10 Three Concurrency Problems – Description A lost update occurs when a second transaction reads the state of the database prior to the first one writing a change, and then stomps on the first one’s change with its own update An uncommitted dependency occurs when a second transaction relies on a change which has not yet been committed, which is rolled back after the second transaction has begun An inconsistent analysis occurs when totals are calculated during interleaved updates

11 Conflicts A RW (read write) conflict occurs when writes are interspersed with reads (inconsistent analysis) A WR conflict, or dirty read, occurs when the reader is relying on uncommitted writes A WW conflict, or dirty write, occurs when the second writer never accounted for the first one (lost update)

12 Locking The usual solution: locking A transaction locks (“acquires a lock”) a portion of the database to prevent concurrency problems Exclusive lock – write lock, will lock out all other transactions (lock type “X”) Shared lock – read lock, will lock out writes, but allow other reads (lock type “S”)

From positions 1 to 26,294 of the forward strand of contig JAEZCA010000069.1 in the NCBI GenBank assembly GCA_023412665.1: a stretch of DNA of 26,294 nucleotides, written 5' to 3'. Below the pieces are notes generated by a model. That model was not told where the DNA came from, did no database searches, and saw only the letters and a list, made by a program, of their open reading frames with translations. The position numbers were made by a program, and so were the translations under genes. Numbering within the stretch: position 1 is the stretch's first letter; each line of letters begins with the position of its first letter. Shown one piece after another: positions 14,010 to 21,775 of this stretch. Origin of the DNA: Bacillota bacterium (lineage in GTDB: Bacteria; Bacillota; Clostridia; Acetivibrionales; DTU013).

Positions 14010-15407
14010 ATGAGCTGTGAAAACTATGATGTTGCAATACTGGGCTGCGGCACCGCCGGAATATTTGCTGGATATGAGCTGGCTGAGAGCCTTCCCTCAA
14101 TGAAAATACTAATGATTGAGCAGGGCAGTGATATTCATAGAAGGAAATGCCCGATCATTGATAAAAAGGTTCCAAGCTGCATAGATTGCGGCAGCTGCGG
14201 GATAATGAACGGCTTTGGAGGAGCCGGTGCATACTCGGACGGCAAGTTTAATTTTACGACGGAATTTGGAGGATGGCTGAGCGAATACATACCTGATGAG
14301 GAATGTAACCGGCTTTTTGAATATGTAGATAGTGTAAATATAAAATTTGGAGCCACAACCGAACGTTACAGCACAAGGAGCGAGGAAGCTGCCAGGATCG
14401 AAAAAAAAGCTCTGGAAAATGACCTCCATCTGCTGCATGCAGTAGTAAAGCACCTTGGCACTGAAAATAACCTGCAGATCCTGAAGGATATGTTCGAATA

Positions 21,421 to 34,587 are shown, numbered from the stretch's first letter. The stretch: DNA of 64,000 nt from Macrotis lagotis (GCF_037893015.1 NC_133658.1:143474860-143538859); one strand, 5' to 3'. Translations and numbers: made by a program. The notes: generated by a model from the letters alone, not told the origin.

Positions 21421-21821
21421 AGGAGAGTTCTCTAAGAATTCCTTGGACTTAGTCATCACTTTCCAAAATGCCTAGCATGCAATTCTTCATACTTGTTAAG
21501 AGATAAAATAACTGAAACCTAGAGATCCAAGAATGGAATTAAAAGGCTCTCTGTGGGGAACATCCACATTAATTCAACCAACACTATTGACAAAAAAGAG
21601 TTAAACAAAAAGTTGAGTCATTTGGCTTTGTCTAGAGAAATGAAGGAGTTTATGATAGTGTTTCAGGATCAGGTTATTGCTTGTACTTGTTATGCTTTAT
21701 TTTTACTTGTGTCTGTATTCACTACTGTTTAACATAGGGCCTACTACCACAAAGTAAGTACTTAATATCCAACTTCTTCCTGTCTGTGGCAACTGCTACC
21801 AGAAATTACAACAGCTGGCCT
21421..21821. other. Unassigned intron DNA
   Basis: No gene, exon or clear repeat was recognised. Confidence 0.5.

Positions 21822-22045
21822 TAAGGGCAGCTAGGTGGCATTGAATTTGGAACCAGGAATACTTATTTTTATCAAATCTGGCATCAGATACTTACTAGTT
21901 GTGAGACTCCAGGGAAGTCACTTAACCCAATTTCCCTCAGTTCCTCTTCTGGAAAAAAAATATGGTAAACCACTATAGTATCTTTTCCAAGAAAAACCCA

13 Locking No provision for this in SQL--it is the responsibility of the DBMS to recognize when a lock is required, which type of lock is required, and whether it can be obtained A retrieval requires an S lock An update requires an X lock Once a lock is obtained, it is held until the transaction completes (commit or rollback)

14 XS-XNNYSNYY-YYYXS-XNNYSNYY-YYY Fig Compatability matrix for lock types X and S if transaction A has lock of type: and transaction B requests lock of type: bottom row just for symmetry (no lock)

15 Locking A second transaction, if locked out by the first, goes into a wait state First come, first served will make sure the second one is next when the first releases the lock, to avoid livelock, a/k/a starvation Once the first transaction issues a COMMIT or ROLLBACK, the second one obtains its lock